St Michael at Plea
St Michael at Plea

St Michael's is a 14th-century church with an oddly truncated tower with strikingly tall pinnacles. The pinnacles were added when the top storey of the tower was removed for safety reasons in the late 19th century. The church itself stands on one of the oldest Saxon foundations in Norwich, possibly a cremation-cemetery of the 5th or 6th century.

The tower is a familiar local landmark, in part because of the clock face, which dates to 1827 and is inscribed 'Forget me Not'.

Why 'at Plea'?

The earliest name we know of was St Michael at Motstow; that is, at the market, or meeting place. The name changed after the Archdeacon's court was held here, so the name essentially means 'at the court'.

One of the first things you notice walking along the road is how high the churchyard is. This is the result of centuries of burials crammed into the small churchyard.

The south porch stands out from the main body of the church. The porch is two storeys high and the facade is made almost entirely of dressed stone, unusual in Norwich, where almost all church construction is in knapped flint or rubble.

There is a frieze over the porch doorway, with a row of 'M's' for Michael. and carvings of St Michael and a dragon. It is very odd (especially in Norwich) that the porch gives entry directly into the tower rather than into the nave.

The south porch frieze
The south porch frieze

The 15th-century timber roof of the nave is impressive, with carved figures of angels. The angels stand out against the dark timbers due to a repainting in the 19th century.

There is a late medieval font in fairly typical East Anglian style, but it is not the font that draws your eye; it is the elaborately carved 17th-century cover, with an open canopy topped by the figure of a dove. The dove sits atop a classical obelisk, while another obelisk is on the font lid. Nearby, flanking the tower arch, are paintings of Moses and Aaron. These once formed part of an altarpiece.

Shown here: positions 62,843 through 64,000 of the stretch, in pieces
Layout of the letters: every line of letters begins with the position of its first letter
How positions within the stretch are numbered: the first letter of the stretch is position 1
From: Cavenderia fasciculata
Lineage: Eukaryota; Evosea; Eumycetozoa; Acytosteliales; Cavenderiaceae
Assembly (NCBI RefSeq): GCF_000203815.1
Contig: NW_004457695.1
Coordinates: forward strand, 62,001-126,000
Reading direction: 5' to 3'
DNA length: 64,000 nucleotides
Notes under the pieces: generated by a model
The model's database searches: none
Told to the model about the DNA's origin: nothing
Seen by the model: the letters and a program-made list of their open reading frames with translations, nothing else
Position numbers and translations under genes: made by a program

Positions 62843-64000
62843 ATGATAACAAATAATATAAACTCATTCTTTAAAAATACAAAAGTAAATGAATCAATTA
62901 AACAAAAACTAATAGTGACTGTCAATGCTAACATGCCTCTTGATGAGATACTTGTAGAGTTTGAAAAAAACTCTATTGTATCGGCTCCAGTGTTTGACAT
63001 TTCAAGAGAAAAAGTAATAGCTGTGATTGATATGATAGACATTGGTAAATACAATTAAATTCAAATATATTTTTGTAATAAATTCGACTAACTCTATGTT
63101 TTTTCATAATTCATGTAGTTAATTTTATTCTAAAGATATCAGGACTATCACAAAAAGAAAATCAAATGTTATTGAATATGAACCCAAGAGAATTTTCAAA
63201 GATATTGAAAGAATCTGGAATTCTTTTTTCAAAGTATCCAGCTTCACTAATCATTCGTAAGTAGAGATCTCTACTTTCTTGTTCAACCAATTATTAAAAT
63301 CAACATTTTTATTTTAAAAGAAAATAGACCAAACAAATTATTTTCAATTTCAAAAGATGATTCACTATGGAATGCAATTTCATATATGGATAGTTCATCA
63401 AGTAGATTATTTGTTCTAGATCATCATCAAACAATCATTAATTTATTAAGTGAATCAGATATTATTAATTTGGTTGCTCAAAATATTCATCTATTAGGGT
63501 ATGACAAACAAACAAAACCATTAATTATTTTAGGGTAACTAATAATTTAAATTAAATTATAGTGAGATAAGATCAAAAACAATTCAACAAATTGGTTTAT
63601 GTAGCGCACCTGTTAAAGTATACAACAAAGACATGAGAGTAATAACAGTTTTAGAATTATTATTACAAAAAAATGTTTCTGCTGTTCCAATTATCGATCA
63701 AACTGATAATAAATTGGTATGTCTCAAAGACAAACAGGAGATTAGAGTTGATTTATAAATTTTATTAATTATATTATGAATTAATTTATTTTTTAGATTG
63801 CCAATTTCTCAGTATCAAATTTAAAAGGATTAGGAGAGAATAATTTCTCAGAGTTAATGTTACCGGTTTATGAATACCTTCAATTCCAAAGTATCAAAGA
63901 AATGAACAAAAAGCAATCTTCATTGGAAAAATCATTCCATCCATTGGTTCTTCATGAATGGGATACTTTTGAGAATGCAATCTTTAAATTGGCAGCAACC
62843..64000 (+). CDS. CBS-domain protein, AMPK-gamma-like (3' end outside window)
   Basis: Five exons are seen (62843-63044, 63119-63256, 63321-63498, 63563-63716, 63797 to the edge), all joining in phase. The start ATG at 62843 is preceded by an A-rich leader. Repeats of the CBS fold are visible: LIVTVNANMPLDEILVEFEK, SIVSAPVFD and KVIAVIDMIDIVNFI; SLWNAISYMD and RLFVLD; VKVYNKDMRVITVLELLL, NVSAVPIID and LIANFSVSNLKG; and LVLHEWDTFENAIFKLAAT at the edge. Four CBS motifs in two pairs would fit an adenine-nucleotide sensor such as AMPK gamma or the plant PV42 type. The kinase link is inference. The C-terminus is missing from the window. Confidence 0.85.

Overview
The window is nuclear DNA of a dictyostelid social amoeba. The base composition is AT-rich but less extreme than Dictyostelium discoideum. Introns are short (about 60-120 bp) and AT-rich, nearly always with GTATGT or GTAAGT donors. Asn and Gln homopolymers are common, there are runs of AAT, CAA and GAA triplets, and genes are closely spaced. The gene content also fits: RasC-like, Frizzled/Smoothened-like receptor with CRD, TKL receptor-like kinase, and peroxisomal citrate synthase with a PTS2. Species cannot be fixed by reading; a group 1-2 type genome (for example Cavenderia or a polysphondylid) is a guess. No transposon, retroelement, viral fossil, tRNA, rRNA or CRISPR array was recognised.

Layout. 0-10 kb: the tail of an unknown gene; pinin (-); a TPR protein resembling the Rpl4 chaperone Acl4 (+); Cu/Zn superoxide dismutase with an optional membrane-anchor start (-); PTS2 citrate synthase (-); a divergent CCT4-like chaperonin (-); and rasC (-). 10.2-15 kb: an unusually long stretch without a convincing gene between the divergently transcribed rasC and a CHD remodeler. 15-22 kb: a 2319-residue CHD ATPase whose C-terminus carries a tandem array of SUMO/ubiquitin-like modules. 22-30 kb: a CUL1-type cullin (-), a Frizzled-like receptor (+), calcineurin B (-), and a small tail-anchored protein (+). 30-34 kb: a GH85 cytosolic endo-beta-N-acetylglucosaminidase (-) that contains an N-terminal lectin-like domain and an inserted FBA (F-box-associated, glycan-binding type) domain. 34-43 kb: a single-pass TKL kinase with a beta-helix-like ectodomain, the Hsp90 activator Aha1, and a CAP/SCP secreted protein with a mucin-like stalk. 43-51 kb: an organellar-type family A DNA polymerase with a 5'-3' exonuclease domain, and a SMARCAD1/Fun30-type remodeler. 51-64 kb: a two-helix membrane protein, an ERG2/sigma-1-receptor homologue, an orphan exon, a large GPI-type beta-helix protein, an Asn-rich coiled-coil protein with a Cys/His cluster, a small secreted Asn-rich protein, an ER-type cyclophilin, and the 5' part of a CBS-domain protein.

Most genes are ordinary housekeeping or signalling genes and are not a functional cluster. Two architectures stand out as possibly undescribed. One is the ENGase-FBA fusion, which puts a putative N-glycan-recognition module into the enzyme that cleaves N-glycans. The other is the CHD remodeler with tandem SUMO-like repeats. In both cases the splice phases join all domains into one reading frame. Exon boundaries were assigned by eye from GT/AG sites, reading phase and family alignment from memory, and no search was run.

Behind the font is a very simple mural monument to Jacques de Hem (1603), crammed into a corner, with figures of Hem and his wife beneath a pediment decorated with symbols of mortality. We do not know who Hem was, but the name suggests that he was one of those 'Strangers' (religious refugees from Flanders) who swelled the population of Norwich in the Elizabethan period. Most were weavers, invited to Norwich to revitalise the local cloth industry.

The chancel appears earlier than the nave, probably 13th century, with a large Perpendicular east window. Here is gathered fragments of medieval glass. There used to be a medieval screen, but this has been moved to the Cathedral.


St Michael's was declared redundant in the 1960s and is now a bookshop and cafe. This does rather obscure some of the historic furnishings, but on the other hand, it makes a nice, relaxing place to browse or have a hot drink in beautiful surroundings. at least it is good to see historic buildings being used rather than left to decay! Though the angel roof is lovely, what really caught my eye was the carved font cover. The delicacy of the carving is quite appealing, and something out of the ordinary.

The church is open daily.

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About St Michael at Plea
Address: Redwell Street, Norwich, Norfolk, England, NR2 4SN
Attraction Type: Historic Church
Location: On Redwell Street, just a stone's throw from Hungate Medieval Art. 10 minutes walk from the Cathedral or Castle.
Website: St Michael at Plea
Location map
OS: TG232087
Photo Credit: David Ross and Britain Express


Heritage Rated from 1- 5 (low to exceptional) on historic interest

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